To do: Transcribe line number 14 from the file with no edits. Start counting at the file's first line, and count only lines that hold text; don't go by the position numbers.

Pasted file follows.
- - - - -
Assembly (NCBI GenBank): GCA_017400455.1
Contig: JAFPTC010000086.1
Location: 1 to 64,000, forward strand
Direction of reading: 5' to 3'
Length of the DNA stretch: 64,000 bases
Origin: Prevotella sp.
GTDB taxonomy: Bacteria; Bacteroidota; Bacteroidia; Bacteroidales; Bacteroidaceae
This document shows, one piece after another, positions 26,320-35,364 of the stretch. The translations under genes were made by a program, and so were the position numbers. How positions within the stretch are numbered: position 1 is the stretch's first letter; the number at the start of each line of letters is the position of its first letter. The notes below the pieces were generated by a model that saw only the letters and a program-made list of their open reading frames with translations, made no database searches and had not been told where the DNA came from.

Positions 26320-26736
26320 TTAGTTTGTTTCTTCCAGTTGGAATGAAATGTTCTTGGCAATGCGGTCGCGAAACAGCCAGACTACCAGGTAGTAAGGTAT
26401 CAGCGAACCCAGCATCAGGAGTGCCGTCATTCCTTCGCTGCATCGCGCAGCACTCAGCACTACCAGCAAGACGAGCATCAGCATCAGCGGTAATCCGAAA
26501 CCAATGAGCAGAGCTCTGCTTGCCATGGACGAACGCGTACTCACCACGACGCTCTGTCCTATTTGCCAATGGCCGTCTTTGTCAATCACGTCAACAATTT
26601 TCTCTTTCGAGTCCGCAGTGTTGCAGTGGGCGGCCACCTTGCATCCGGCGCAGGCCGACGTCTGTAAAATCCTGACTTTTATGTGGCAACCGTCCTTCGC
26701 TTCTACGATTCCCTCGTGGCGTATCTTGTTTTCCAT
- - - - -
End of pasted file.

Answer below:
26701 TTCTACGATTCCCTCGTGGCGTATCTTGTTTTCCAT